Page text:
Dogo Argentino

Dogs want and need to run free. Dogo Argentino running in field by Shutterstock.

Quick Facts

  • Weight: 80 – 100 pounds (36.29 – 45.36 kg)
  • Height: 24 – 27 inches (60.96 – 68.58 cm)

The Look of a Dogo Argentino

The Dogo Argentino has a large, muscular frame covered in a sleek, white coat. Its large, convex head has a black nose, strong jaws and ears that are set high. The Dogo has widely set eyes with an unwavering, intelligent expression. It has a thick neck, strong chest and long tail. Overall the Dogo Argentino look combines power and grace.


  • Muscular
  • Protective
  • Loving and warm
  • Eager to please
  • Loyal

Ideal Human Companion

  • Experienced dog handlers
  • Families with older children
  • Active singles

What They Are Like to Live With

Easy to train and eager to please, the Dogo Argentino is a pleasant, loving dog with a steady personality. It is a great live-in companion, always ready to play or cuddle or console. The Dogo gets along very well with children and other pets, especially when proper introductions are made.

The Dogo Argentino will easily adjust to apartment living as long as it gets enough exercise and attention. It should not be left alone all day or ignored. The Dogo loves quality time with the family above everything else.

Things You Should Know

The Dogo is a strong, determined dog. Consistent training is needed from an owner who’s not afraid to show the canine what’s what. It responds to firm but positive training. Also, make sure to keep it on a leash in public. The Dogo will easily dash off in pursuit of a bird or squirrel.

A healthy Dogo Argentino can live as long as 12 years. Common health issues include deafness and sunburn-prone skin. Its thin coat is very easy to groom, needing only the occasional brushing. The Dogo is a clean animal and sheds very little. It can sometimes be sensitive to extreme temperatures, especially cold ones.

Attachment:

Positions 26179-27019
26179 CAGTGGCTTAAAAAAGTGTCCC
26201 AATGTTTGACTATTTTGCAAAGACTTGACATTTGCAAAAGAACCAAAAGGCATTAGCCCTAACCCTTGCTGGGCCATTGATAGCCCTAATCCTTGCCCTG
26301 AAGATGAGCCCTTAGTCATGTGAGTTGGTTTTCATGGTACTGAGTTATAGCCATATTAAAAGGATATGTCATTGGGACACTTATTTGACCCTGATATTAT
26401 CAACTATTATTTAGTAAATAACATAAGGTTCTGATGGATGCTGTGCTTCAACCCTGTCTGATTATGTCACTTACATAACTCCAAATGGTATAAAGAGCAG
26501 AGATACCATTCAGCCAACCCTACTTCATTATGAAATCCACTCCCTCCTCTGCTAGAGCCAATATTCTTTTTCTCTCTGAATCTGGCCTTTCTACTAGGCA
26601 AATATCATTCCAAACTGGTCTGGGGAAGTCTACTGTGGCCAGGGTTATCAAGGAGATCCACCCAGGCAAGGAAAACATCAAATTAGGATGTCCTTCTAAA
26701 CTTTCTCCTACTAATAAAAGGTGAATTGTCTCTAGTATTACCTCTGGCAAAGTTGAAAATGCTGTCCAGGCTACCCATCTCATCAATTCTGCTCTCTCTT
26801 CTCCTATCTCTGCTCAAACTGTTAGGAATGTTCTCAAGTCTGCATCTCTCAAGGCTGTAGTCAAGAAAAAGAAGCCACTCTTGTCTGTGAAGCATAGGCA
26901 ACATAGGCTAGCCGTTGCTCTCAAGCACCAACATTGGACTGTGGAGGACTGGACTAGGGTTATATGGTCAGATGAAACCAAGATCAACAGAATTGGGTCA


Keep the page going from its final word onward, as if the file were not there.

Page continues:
Dogo Argentino History

In 1925, two Argentinean brothers—Antonio and Agustin Martinez—came up with the idea of a boar-hunting dog that would be both brave and sociable. Crossing nine breeds (including the Spanish Mastiff, Bulldog, Great Dane, Bull Terrier, Irish Wolfhound, Great Pyrenees, Dogue de Bordeaux, Pointer and Boxer) with a local canine called the Cordoba, they created the Dogo Argentino. The result was a fine hunter, a great working dog and a loyal friend. The Dog Argentino joined the Working Group and was eligible for competition at the Westminster Kennel Club Dog Show in 2021.

1 thought on “Dogo Argentino”

  1. I like that you said that a Dogo Argentino breed gets along with other pets and can get used to living in an apartment. Since I live alone, I've been wanting to get a dog but I didn't know which kind I should get. Having a Dogo Argentino sounds like it would be the perfect breed for my lifestyle so I'm going to look for dog breeders that sell this kind of dog.

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